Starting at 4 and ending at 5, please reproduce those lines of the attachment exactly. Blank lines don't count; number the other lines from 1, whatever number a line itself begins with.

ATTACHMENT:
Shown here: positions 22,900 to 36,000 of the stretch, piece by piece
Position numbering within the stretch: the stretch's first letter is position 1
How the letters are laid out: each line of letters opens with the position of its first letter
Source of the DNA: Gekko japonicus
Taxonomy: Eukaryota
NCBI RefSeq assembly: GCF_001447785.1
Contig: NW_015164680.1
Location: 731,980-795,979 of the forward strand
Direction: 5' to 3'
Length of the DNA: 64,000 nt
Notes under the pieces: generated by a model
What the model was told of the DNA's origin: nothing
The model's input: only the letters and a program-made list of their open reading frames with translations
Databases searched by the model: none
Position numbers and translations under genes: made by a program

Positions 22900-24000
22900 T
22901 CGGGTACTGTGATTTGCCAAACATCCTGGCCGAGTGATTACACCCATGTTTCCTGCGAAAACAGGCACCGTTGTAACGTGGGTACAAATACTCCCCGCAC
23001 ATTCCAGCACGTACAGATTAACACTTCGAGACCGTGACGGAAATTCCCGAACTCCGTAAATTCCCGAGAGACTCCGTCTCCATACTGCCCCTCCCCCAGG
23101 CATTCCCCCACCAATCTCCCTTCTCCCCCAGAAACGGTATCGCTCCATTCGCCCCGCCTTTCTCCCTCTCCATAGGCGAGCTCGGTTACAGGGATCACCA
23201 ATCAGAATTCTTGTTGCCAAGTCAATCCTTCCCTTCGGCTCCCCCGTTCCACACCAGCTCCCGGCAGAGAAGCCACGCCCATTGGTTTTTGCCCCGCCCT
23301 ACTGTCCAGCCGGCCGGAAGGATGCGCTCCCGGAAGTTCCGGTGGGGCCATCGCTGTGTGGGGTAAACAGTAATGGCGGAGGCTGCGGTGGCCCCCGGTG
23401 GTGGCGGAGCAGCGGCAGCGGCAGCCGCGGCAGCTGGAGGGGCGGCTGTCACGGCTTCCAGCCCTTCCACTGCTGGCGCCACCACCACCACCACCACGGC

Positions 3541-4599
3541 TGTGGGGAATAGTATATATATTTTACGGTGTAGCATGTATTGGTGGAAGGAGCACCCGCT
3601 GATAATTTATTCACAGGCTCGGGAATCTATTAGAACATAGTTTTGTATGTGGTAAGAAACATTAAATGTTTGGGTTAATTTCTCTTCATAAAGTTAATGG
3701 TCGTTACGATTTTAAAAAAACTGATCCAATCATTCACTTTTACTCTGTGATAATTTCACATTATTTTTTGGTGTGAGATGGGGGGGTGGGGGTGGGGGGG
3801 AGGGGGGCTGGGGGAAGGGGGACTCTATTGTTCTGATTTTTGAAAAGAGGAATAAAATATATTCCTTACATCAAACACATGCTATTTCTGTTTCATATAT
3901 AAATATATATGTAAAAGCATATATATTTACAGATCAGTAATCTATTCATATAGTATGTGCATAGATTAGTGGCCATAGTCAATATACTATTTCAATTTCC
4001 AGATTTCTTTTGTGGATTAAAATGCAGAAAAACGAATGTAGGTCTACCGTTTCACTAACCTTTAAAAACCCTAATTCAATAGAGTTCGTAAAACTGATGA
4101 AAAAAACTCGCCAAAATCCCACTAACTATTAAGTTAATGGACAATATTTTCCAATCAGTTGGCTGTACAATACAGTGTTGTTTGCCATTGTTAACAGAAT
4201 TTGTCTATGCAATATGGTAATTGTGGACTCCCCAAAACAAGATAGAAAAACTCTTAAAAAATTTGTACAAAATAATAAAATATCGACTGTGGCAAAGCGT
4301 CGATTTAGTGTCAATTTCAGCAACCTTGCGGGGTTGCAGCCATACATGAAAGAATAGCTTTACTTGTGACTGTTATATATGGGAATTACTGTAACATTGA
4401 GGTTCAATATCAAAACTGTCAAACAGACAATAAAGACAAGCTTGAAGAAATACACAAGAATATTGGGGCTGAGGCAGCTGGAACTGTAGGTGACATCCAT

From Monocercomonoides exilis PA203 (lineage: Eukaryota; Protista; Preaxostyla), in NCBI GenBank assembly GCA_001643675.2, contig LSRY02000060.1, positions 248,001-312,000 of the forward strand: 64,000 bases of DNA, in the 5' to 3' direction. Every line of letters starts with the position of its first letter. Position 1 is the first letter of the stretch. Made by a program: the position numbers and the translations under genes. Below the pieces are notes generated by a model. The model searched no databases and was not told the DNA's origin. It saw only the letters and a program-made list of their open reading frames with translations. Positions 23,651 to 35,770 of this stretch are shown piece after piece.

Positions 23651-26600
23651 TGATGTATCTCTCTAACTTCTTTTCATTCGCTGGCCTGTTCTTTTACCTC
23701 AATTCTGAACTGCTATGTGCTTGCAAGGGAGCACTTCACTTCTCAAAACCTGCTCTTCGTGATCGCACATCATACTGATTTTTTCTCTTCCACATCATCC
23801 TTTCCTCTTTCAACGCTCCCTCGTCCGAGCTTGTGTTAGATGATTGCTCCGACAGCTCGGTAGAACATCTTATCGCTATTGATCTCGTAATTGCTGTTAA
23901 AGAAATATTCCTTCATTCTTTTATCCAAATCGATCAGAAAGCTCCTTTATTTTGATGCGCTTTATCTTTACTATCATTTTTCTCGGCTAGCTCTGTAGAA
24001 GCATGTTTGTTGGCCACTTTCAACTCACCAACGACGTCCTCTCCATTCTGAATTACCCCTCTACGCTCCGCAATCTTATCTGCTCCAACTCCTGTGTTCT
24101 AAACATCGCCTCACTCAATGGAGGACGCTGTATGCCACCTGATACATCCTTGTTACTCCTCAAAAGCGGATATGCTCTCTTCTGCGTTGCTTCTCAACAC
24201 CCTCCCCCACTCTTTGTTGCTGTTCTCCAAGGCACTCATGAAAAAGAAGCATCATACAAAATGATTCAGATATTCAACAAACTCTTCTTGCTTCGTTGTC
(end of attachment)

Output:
Source of the DNA: Gekko japonicus
Taxonomy: Eukaryota